Updated: Jul 16, 2021
Many of us are seeing our daylight hours getting shorter and the sun going down earlier.
With the change of the clocks, there often comes physical and emotional changes as well.
Shorter days mean less hours of daylight and this can have anywhere from a minor noticeable impact to a complete disruption of one’s health and well-being.
Some common effects of this seasonal change include:
Change of healthy eating
These changes can really throw us for a loop and make us feel completely off our game. It can affect how we focus at work, our interactions with friends and family and simply how we feel waking up every day.
Being mindful of the potential of this disruption can be helpful in preparing for and staying on track when daylight savings time ends.
1. Adjust Sleeping Schedule
Staying on a solid sleeping schedule can go a LONG way to keeping things in balance. Going to bed an hour earlier than usual seems like an obvious solution and it is-however it may not be so easy to put in practice, as your body may not necessarily cooperate with being ready to fall asleep.
Therefore, it is important to adjust your schedule to allow for: eating dinner a bit earlier (even if by thirty minutes), turning off technology at least an hour before you want to sleep, or incorporating a hot shower or bath in your bedtime routine. This can help “prepare” your body to get ready to go to sleep.
2. Change of Healthy Eating
Shorter days for most of us mean colder temperatures and that can wreak havoc on one’s diet. Nothing will drag you over to your nearest comfort food faster than the dark and cold end to a long day! Having fresh, seasonal foods on hand can help to prevent from reaching for less healthy options on a regular basis.
Also, your body actually needs certain nutrients more so in the darker days of winter. Here are some vitamins that can become depleted with decreased exposure to sunlight and what foods you can eat to get more of them:
Vitamin C- oranges, lemons (citrus in general), chili peppers, blackcurrants, thyme, parsley, kale, kiwi, broccoli, Brussel sprouts, papayas, and strawberries
Vitamin A-liver, cod liver oil, salmon, blue fin tuna, goat cheese, hard boiled eggs, trout
Vitamin E-wheat germ oil, sunflower seeds, almonds (and the oil), hazelnuts (and the oil), abalone, pine nuts, peanuts, avocado, salmon, trout, turnip greens
Vitamin D-salmon, canned tuna, cod liver oil, egg yolks, mushrooms
** vitamin D requires calcium to be properly absorbed so be sure to incorporate calcium rich foods as well- cheese, yogurt, dark leafy greens, figs, seafood
3. Decreased Activity Levels
It is not at all uncommon for decreased sunlight hours contribute to depressed moods and fatigue. These also lead to decreased motivation to stay active, which in turn, leads to depressed moods and fatigue!
If you are someone who enjoys a lot of activity outdoors, then the time change can put a crimp in your fitness routine. Changing things up such as taking a walk on your lunch break, riding your bike to do nearby errands, or working out in the morning may be necessary to keep your outdoor activities going.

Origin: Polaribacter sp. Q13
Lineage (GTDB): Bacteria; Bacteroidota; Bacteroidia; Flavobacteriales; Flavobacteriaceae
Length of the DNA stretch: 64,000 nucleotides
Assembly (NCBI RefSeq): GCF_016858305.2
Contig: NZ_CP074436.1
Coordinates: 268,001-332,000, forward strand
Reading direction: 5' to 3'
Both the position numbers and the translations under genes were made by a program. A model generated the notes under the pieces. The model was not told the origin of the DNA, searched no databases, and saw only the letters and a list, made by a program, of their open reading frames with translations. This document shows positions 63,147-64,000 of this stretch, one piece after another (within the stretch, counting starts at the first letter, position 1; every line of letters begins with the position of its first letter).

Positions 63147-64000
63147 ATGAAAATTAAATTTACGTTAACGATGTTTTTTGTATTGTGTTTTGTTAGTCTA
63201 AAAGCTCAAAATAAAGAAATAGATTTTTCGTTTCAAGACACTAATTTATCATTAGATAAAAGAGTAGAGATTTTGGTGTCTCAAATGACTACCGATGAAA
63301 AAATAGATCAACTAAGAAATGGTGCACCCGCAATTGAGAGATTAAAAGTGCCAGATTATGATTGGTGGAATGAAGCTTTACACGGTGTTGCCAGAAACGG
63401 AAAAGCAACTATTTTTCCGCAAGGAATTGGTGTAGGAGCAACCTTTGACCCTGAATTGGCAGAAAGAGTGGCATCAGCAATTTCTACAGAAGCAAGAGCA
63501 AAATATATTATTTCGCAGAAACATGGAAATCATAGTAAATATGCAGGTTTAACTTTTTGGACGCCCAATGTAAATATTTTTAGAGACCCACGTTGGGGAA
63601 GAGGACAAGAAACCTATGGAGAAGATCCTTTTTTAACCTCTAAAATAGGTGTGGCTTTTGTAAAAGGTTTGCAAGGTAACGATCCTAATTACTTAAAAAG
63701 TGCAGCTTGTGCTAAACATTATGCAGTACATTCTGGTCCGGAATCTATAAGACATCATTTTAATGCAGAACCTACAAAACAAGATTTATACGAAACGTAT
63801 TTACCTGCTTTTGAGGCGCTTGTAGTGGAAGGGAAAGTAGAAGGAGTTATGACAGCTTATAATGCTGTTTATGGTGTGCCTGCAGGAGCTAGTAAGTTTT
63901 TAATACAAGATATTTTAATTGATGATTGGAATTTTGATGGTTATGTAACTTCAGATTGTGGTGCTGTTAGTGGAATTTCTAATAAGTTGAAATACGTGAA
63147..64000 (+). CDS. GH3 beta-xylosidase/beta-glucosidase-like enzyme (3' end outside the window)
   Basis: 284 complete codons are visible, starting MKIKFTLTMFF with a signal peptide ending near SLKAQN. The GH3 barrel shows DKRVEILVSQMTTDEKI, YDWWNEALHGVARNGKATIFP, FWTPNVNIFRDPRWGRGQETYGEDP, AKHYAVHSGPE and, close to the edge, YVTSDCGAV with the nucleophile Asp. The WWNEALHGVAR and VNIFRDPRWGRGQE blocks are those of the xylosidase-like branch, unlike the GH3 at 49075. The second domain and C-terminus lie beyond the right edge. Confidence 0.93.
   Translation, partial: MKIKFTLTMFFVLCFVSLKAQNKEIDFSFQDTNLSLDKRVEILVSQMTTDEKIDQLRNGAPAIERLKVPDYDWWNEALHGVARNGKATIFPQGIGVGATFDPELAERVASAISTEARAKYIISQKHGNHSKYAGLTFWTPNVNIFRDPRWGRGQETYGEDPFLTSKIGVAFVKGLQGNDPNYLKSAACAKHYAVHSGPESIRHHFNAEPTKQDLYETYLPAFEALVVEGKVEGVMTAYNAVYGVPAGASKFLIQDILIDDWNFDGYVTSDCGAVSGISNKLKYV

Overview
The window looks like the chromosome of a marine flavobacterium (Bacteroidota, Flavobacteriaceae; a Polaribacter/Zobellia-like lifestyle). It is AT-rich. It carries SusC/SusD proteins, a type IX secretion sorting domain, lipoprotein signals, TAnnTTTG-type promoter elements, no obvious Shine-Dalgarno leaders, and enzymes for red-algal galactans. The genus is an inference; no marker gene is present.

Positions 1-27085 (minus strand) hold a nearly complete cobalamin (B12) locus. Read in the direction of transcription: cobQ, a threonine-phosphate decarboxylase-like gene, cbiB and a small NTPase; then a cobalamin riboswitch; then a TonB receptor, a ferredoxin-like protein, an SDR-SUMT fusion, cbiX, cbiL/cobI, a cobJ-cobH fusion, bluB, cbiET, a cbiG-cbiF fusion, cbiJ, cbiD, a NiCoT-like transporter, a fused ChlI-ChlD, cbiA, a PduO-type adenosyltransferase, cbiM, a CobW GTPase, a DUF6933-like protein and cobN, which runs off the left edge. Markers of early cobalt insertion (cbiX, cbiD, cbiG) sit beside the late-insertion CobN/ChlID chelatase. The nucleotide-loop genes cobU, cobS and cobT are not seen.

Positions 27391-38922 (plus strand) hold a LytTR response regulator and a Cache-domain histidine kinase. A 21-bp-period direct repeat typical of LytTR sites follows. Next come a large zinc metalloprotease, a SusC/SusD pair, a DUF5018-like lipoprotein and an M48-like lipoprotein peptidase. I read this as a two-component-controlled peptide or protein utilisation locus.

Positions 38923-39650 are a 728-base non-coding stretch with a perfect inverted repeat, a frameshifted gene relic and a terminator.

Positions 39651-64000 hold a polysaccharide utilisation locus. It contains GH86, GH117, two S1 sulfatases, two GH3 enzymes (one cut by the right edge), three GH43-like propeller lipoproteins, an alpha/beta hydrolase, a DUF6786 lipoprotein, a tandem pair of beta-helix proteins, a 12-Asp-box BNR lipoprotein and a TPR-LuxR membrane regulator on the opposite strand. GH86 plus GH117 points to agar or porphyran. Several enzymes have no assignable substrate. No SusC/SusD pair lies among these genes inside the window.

If those are not realistic for your schedule, then embracing indoor exercise can keep your fitness levels up. Either going to a facility or taking classes online in your home-yoga, Pilates, stretching (you can get 5 simple body stretches here), cardio-are all available to help you keep your body moving.
In addition, less exercise can result in more stiffness and pain, so it is important to keep your fitness activities up so stave off discomfort which can lead to fatigue, depression, lack of activity, and poor eating habits!
Four to six percent of people (10 million Americans) are severely affected by the decrease of sunlight exposure and this can lead to seasonal affective disorder (SAD).
Another 10 to 20 percent are affected with mild symptoms. SAD is characterized by depressed moods, sadness, loneliness, insomnia, social withdrawal, and general lack of interest in normal activities.
This can be alleviated by increased exposure to sunlight and many people find great help using lamps that simulate natural sunlight called a light therapy box.
Light therapy boxes can be purchased online and the Mayo clinic provides information and specifics for use. You can read about them here.
Finally, the shorter days can give you an opportunity to take on projects in the house, organize that closet you have been ignoring, or learning a new hobby/skill that interests you. The increased activity around the house also contributes to maintaining your moods, sleep habits and fitness levels, as well as being productive with often ignored projects!
The time change does not have wreck your health and well-being, you just have to know how to combat the impact of the changes.
Staying on top of your health and fitness does not have to go out the window when the sun goes down.
Stay Well & Feel Good,
Always consult your physician before beginning any exercise program. This general information is not intended to diagnose any medical condition or to replace your healthcare professional. Consult with your healthcare professional to design an appropriate exercise prescription. If you experience any pain or difficulty with these exercises, stop and consult your healthcare provider.
Hi! I am Dr. Kim MacDonald. I am a physical therapist who specializes in empowering my patients to optimize how they move their bodies and improve their ability to do the things they love regardless of age, experience, or capabilities.
My experience in the health care field allows me to teach the tools you need to ensure that you are working safely to improve your pain and maximize your physical potential.
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